The contractor of the University of Ghana Hospital project, EDC Engineering and Construction Limited, of Israel has presented an undisclosed amount of money to The Rheumatology Initiative (tRi) an NGO to support patients suffering from autoimmune rheumatic conditions.
The Managing Director, Mr. Isaac Langer who made the presentation on behalf of the company said the donation was part of the company’s corporate social responsibility.
According to him, it was a matter of necessity for the company to support young and adolescent patients who are suffering from autoimmune rheumatic conditions against the background that good health care is essential to national development.
Dr. Dzifa Dey, Director of The Rheumatology Initiative who received the cheque on behalf of the NGO was grateful to the company for the support and urged other multinational companies in the country to emulate the EDC example.
Talking to newsmen after the presentation, Dr Dey said a significant proportion of patients in developing countries like Ghana, has limited access to lifesaving medications mainly due to financial constraints which limit the treatment benefits that can be offered with the timely appropriate treatment.
She said patients have troubles getting access to immunosuppressive medicines used for treatment of their conditions, as most of these medications are not covered by the National Health Insurance Scheme and even for persons who can afford it, the options are limited to treatments which may be sub-optimal due to costs, scarcity of the drugs and inferior generics.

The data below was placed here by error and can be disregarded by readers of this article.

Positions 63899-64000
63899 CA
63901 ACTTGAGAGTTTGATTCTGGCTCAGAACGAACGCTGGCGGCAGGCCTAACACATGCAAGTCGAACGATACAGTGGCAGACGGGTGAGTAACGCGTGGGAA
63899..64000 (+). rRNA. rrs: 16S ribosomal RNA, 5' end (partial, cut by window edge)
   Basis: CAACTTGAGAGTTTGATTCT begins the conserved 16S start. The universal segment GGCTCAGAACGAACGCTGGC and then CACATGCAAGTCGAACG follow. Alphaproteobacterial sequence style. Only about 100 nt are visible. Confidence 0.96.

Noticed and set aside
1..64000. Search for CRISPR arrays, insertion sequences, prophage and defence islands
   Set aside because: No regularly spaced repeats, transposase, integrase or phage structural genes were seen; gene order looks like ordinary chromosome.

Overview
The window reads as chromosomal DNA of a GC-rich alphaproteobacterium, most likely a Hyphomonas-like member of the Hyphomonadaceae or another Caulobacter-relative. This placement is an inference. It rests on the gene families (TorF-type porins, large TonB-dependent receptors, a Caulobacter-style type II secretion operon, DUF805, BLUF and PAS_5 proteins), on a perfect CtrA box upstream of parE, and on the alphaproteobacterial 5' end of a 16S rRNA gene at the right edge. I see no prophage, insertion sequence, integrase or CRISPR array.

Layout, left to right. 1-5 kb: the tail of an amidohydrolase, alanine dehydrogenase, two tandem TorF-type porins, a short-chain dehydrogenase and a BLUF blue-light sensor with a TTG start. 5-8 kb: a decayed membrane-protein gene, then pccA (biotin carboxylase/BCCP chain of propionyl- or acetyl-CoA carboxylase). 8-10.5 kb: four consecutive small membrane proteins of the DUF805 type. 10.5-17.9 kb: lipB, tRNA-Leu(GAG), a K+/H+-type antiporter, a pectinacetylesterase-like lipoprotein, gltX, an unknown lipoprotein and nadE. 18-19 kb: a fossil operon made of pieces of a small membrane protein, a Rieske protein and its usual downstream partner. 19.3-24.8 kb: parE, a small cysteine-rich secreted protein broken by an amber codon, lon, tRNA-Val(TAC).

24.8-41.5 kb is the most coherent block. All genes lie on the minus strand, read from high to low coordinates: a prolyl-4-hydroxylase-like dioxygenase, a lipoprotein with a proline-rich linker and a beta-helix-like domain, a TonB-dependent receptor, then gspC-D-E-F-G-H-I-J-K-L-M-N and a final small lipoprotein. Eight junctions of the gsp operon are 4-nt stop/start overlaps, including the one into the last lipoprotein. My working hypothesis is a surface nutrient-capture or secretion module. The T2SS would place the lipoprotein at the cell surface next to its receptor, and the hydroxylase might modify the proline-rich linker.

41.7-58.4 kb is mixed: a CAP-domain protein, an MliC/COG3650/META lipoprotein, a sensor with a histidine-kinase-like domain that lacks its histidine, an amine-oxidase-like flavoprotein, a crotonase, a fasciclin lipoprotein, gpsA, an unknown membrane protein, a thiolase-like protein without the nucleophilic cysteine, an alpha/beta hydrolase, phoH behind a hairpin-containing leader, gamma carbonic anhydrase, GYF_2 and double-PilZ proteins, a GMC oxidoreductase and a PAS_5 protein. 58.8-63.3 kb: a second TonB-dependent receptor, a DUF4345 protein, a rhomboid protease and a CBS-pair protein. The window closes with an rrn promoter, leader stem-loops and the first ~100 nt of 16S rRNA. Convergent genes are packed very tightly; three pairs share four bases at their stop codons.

She disclosed that the Korle Bu Teaching Hospital Rheumatology Department, tRi gathered from a study over the past few years, that the department treated between fifty (50) to seventy (70) critically ill patients in a year; and further estimated that about 50% of this number would not be able to afford any of their medications and therefore, would delay in procuring the remainder of their life saving medications over subsequent months.
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This proposal therefore offers the chance for impoverished patients to obtain the medications which are critical for survival but are too expensive.
Dr Dey said her NGO plans to raise funds for a trust to provide medicines for treatment of patients with serious autoimmune disease who are not able to afford life-saving treatments. This according to her would provide a “basic” year-long course of medications for an estimated 30 patients annually.
The NGO has also established a Patient’s Assistance Program which aims to provide life skills training to those who have a high financial need to supplement their income and also to provide long term empowering solutions.
The Initiative puts emphasis on connecting patients to social and community services, as well as educating and enabling individuals to become better advocates for themselves and their families and by providing discounted medication, free medical consultation among others.
PHOTO: Renovated Infusion room (KBTH) for patients with autoimmune conditions by tRi